Had the Empire been hereditary and exempt from the Salic law, the elder daughter of the Emperor Joseph would have succeeded him. But there was still the form of an election, and to have promoted a girl to fill the throne of Charlemagne would have been to throw a weak hand into a perilous game. The contest was stiff enough when Theresa Maria brought into it her husband and champion, Francis of Lorraine. The imperial throne was an easy seat for Charles VI.; and the supine pomp of his nature, wasted in a contest where promptitude and hardihood were more in demand, was thoroughly suited to the lofty serenity that would be expected in a new Kaiser Karl. For all the respect that the German nature would bestow on such qualities it could also see their comical side ; and the ex-"King of Spain was celebrated in German history as him who had lost a coronation at Madrid, because the escort afforded to him was not equal to the augustness of the occasion.

Had there been the slightest misgiving among the Powers united in the Grand Alliance, founded on a supposition that they were still bound in honour to demand the throne of Spain for the Austrian claimant, a new force had gradually gathered to a strength that would have made the attempt hopeless. The Spanish people had pronounced for the French succession. A Philip V. came naturally into the dynasty of Spanish sovereigns. He had been several years in Spain, and had kept state in the capital. His enemies counted as chief among them the heretical monarchy of England, whence a sound son of the Church had been driven for no other reason than this soundness. If the Spanish people were not sufficiently instructed in the history of the period to find this out for themselves, the priests told it to them, along with many other things tending to strengthen their attachment to King Philip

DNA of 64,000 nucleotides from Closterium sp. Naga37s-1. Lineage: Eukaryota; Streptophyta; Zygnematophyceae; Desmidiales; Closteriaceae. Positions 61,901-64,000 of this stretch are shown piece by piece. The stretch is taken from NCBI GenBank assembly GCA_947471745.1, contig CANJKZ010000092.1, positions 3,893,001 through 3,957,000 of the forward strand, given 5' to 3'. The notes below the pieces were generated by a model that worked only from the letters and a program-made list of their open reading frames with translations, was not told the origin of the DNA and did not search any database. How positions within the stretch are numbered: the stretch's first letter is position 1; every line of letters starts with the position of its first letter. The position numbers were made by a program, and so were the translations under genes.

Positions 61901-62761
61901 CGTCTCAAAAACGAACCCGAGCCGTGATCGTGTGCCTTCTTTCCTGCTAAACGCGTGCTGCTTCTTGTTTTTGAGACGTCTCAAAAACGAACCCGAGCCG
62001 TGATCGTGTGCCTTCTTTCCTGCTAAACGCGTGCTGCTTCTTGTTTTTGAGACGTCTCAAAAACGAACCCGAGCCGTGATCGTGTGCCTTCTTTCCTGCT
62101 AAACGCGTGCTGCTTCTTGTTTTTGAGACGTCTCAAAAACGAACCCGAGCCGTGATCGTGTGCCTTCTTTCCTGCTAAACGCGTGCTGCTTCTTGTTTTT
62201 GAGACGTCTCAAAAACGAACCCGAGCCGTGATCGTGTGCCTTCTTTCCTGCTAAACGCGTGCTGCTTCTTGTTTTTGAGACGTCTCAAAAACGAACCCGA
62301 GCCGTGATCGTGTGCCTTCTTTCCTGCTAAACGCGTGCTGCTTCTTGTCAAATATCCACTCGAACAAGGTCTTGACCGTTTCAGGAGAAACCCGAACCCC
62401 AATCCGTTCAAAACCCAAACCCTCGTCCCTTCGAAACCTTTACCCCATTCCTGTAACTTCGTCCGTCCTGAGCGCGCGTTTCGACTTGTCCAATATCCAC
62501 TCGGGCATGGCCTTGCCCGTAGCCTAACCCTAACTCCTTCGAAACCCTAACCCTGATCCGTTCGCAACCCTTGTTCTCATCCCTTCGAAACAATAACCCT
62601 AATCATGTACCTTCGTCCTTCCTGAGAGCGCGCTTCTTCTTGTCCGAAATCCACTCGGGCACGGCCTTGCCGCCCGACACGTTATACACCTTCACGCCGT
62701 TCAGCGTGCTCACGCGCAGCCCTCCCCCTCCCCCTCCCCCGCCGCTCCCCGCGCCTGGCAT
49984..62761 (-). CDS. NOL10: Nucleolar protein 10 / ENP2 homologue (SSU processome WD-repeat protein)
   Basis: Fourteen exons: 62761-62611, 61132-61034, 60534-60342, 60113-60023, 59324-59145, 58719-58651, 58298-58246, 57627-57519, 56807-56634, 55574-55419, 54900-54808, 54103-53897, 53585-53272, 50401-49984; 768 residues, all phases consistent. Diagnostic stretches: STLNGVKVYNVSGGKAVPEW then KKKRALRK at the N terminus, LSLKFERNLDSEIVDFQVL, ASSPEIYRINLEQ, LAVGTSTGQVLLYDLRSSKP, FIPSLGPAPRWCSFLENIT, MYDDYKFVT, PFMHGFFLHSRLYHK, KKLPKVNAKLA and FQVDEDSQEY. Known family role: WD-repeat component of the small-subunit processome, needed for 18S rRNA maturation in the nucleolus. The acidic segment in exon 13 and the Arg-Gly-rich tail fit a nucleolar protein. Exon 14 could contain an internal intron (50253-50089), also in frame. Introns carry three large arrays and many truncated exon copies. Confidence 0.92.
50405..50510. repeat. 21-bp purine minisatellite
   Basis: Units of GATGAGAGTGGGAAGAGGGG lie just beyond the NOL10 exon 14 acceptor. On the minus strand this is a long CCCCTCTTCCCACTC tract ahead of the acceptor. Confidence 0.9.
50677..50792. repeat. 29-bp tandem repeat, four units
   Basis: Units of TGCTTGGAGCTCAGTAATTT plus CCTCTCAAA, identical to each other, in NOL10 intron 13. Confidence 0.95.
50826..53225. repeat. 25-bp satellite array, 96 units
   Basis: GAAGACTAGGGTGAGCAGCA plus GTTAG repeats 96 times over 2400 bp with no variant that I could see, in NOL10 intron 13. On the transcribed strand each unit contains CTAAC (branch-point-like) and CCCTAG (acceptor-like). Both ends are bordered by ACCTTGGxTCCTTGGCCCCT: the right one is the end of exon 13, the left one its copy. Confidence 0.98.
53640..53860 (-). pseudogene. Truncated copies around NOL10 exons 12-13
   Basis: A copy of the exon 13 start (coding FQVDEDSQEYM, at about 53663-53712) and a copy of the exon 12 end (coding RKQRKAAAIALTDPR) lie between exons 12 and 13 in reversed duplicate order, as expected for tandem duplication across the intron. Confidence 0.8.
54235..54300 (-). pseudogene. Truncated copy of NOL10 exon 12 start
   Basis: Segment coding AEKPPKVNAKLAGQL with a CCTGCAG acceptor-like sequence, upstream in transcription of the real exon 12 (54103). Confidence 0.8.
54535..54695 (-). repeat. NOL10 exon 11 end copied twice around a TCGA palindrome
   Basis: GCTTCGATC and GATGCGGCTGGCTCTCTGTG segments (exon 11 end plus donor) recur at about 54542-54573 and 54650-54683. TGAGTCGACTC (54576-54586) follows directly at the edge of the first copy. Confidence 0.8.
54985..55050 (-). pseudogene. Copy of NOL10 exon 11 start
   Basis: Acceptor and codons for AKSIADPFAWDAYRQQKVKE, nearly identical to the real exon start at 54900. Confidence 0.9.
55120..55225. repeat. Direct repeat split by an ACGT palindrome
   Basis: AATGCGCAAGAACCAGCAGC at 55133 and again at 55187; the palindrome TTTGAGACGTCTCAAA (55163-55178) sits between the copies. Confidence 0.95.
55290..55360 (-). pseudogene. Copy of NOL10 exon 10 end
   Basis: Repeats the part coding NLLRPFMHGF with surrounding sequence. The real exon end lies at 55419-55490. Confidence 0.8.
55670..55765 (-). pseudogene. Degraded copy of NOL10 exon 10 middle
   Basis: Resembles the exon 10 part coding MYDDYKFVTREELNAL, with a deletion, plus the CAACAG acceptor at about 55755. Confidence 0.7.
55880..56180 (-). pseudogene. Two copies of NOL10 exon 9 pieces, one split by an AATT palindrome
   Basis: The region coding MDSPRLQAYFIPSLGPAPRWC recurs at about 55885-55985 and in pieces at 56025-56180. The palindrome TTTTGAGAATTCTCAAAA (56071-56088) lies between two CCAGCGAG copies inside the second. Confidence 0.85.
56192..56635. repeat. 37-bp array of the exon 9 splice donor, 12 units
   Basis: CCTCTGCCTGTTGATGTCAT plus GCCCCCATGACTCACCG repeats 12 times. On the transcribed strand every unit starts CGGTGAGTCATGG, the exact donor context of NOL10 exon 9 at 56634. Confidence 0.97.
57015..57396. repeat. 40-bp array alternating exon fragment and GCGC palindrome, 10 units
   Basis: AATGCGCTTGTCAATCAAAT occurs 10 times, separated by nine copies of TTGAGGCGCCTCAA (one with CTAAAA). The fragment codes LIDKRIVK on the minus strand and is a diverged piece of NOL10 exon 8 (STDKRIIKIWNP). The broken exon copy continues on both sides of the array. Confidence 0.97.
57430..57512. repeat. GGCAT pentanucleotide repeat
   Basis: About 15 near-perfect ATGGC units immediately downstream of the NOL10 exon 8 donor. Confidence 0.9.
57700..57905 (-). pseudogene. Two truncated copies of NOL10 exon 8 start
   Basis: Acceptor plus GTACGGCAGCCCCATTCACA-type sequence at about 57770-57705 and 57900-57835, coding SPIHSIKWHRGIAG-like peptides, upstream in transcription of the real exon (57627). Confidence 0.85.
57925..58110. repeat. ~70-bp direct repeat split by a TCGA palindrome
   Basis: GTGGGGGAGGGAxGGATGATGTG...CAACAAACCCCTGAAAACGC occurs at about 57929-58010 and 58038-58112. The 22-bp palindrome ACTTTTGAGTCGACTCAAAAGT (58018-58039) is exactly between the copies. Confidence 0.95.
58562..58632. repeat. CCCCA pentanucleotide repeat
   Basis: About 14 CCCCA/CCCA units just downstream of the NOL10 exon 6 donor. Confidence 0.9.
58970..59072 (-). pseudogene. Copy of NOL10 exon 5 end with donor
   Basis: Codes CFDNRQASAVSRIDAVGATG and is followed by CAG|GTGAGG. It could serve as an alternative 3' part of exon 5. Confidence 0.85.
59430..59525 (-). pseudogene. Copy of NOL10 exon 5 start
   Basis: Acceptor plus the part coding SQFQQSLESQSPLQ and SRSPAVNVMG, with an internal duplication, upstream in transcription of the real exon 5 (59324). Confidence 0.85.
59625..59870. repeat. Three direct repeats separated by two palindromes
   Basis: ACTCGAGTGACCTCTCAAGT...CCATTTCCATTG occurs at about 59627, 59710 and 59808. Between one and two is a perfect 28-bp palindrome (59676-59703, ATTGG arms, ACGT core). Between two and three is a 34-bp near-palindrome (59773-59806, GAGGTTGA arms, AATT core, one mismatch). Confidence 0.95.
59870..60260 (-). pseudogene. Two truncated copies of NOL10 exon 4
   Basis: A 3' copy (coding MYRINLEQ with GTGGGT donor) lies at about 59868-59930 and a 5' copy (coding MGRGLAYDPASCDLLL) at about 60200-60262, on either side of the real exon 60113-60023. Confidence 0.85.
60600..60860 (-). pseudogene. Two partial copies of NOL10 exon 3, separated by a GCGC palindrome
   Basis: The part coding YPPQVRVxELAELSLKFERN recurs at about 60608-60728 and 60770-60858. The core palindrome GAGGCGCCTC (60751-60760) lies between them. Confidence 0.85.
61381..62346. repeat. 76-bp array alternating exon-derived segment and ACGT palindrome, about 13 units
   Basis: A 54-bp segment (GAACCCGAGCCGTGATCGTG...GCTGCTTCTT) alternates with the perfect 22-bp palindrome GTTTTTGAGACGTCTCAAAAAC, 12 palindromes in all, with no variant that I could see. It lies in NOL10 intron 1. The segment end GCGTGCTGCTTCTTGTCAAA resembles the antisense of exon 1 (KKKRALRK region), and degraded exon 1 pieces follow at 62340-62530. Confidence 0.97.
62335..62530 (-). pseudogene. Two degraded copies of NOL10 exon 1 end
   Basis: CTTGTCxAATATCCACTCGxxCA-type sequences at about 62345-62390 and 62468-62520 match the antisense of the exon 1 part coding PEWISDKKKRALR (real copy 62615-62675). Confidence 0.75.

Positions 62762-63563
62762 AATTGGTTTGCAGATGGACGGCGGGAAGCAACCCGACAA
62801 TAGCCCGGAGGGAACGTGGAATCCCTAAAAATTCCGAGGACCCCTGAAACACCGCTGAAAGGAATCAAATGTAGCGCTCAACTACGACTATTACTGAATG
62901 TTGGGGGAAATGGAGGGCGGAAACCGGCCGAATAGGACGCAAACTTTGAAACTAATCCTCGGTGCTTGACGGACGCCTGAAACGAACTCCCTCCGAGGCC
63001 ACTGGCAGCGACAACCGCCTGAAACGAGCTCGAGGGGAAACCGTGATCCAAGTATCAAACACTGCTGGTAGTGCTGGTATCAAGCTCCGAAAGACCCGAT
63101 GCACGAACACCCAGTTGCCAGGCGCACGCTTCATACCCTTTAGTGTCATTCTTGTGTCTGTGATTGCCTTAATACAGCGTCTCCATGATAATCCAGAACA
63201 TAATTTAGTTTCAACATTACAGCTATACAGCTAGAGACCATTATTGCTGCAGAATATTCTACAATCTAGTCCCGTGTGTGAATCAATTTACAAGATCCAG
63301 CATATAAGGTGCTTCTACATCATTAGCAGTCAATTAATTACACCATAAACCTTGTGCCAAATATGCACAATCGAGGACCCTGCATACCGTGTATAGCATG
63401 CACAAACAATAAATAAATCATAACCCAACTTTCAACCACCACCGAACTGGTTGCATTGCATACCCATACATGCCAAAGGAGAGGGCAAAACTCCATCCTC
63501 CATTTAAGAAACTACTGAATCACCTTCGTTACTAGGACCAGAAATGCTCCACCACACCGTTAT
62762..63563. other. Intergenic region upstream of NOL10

To resist these conditions -- to fail indeed in promptly yielding to them—would be the opening of a fresh war on new issues. The original object of the war, so far as Britain was concerned, had dropped along with the danger that prompted it. That danger was the power of France waxing by victories and by absorption until it bid fair to establish, like imperial Rome, an empire over all the civilised world. The operative cause of the paralysis was one that good and generous men, even among the bitterest enemies of France, could not contemplate closely without horror and compassion—it was the clearing away of the male population on the battle-field. After the battle of Waterloo it was announced, on scientific physiological authority, that the children then coming into the world would not, when they grew to manhood, so replace the losses of France as to enable her to threaten her neighbours again. She must wait for a third generation, and, counting fifteen years to each, the world would be at least forty-five years older ere the new opportunity came. We know how thoroughly the event justified the prediction.

The sufferings on the British side were far more loudly proclaimed, but were far from reaching the extremities that paralysed France. Many of our young men were wiled, or, it might be said, trapped, into the military service of the country; but they were not driven to it in herds by the arbitrary rule of conscription. For the greater part of them they accepted the soldier's career, with its mingled enjoyments and miseries. And yet there was an element in the condition of the French peasantry that made military service a better bargain to them than it was to the English. These went forth from abodes of frugal comfort to the mottled life of excesses and